Finally, instructors must attempt to overcome the educational limitations of the lecture hall by using appropriate audio-visual and multimedia technologies. For a multimedia aficionado, this is as often an exercise in avoiding infatuation with the technologies for their own sake, as one of adopting them. I have found carefully crafted multimedia to be an outstanding tool when used independently by students. In contrast, I have often found the extensive use of multimedia in the classroom to be more distracting than informative. Thus, with multimedia, as with all other educational strategies, the instructor must constantly reevaluate its effectiveness. My experience at the University of Texas has provided opportunities for me to develop pedagogical skills in both introductory and upper division courses and classes ranging in size from less than ten to nearly five hundred students. I am now eager to export these skills.

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Upper Division Science Education

Upper level undergraduate education presents different challenges. Upper level students usually come to courses in their chosen major motivated. Here, the tasks are to identify and overcome students' specific difficulties with the material, to make them aware of the full range of academic and professional avenues opened to them by their major, and to instill realistic expectations of those avenues. These tasks cannot be adequately addressed in the classroom, and require the fostering of mentoring relationships.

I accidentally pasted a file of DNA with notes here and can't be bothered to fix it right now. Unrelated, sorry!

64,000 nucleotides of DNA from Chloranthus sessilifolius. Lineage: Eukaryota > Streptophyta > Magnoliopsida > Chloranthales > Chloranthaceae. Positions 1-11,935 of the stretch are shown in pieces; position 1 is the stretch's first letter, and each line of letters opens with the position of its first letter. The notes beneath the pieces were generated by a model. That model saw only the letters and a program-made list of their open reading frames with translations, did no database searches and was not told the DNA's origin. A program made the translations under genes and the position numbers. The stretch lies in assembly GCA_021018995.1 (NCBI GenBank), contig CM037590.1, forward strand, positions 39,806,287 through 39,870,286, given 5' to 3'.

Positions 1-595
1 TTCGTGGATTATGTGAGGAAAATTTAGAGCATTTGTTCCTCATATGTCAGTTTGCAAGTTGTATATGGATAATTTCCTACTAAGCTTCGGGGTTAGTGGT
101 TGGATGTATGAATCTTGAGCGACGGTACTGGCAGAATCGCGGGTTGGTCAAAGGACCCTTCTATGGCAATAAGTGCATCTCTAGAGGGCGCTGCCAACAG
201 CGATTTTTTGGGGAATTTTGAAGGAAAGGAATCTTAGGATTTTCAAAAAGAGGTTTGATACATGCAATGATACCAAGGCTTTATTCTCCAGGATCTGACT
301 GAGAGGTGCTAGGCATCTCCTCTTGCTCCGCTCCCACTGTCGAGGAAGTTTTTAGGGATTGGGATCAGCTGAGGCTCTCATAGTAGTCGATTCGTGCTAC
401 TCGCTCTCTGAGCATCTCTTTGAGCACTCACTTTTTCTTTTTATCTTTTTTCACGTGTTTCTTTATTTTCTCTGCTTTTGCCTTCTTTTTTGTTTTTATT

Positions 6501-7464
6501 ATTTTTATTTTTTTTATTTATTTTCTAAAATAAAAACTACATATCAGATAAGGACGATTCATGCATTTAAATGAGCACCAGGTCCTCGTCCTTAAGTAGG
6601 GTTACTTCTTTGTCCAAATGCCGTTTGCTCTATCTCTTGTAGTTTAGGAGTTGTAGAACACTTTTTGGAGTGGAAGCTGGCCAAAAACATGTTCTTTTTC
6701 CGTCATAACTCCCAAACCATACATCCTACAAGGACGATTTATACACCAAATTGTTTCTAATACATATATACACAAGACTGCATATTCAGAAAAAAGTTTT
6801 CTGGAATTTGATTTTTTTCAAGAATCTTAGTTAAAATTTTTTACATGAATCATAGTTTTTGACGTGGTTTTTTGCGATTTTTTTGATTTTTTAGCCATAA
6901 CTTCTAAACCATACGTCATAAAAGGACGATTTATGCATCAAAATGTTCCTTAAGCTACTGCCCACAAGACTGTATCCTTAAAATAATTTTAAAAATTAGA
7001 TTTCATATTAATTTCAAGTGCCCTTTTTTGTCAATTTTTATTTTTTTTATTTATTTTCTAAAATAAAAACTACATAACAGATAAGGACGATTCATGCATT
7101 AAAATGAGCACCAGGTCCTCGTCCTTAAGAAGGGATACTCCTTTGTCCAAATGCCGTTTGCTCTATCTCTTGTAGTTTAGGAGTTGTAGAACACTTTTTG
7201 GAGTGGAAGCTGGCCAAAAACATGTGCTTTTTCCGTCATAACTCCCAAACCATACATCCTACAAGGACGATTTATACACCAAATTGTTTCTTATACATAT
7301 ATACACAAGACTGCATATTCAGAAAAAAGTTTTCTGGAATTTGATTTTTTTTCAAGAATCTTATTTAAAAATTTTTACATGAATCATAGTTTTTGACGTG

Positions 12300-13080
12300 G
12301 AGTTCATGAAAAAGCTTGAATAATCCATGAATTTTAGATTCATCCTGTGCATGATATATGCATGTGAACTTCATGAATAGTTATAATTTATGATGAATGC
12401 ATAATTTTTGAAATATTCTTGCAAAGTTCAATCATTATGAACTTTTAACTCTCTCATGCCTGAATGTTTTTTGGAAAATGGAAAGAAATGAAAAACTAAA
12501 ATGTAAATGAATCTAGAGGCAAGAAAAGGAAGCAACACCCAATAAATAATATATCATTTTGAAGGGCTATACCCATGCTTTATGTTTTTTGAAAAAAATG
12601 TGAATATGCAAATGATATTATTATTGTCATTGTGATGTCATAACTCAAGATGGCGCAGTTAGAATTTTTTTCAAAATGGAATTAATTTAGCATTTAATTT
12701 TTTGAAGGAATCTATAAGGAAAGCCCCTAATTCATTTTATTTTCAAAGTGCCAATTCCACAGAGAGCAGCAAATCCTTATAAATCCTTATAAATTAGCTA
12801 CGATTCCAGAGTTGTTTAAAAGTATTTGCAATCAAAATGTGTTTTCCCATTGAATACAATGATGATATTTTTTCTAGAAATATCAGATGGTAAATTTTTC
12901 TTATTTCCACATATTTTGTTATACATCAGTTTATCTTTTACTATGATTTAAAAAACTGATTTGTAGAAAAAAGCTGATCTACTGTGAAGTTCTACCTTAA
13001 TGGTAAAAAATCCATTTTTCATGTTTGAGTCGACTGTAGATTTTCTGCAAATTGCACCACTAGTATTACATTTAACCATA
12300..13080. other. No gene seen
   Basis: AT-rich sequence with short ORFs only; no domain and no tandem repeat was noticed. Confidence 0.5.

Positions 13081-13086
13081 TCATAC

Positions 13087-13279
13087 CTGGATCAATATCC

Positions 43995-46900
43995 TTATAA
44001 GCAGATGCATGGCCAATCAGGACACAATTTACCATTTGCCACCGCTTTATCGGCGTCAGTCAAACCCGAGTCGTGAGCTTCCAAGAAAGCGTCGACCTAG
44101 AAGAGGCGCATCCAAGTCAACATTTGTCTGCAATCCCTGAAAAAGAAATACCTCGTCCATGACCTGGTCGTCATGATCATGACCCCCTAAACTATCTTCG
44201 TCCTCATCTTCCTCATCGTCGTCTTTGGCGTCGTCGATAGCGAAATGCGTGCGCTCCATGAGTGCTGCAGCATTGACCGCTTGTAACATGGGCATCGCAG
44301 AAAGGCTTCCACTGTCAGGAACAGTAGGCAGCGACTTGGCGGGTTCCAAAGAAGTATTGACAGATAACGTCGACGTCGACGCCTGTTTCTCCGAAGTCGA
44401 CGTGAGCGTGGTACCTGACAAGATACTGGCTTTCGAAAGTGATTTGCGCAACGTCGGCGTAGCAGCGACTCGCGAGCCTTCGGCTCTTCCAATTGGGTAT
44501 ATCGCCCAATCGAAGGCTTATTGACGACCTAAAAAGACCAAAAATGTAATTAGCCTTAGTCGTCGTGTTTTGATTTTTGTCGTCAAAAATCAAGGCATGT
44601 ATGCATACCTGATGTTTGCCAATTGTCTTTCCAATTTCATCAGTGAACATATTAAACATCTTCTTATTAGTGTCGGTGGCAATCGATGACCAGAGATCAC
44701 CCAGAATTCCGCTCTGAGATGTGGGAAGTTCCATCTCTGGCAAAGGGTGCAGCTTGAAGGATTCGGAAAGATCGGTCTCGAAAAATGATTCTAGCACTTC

Mentoring relationships can be based on interactions as simple as regular one-on-one communications outside of class, and as profound as collaboration in major projects. In my teaching, I have employed various strategies to encourage office hour attendance, and have set up regular informal discussion groups to facilitate such communications, all with noticeable effect on performance and motivation. My most profound development of mentoring relationships, however, occurred through the involvement of talented undergraduates in research and multimedia development projects. The development of the interactive multimedia material for "The Age of Dinosaurs" involved the participation of up to eight undergraduates at a time. This setting was an ideal venue for communication between undergraduates, graduate students, and faculty, providing unique exposure to professional role models. This not only facilitated their intellectual development, but enabled them to find and exploit educational and research opportunities that would have been unknown to more isolated students. No less important were the tangible benefits of the research and digital technology skills these students obtained. These included access other projects and to employment in the multimedia industry.

Through my association with "Multimedia Production for the Natural Sciences," in which mentoring relationships between students and faculty are deliberately fostered, I have seen many other undergraduates benefit similarly. For these reasons, the development of research and media-development projects involving undergraduates will be among my highest priorities as a faculty member.

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Proposed Courses:

In addition to introductory biology and geology courses, I am prepared to develop and teach any of the following: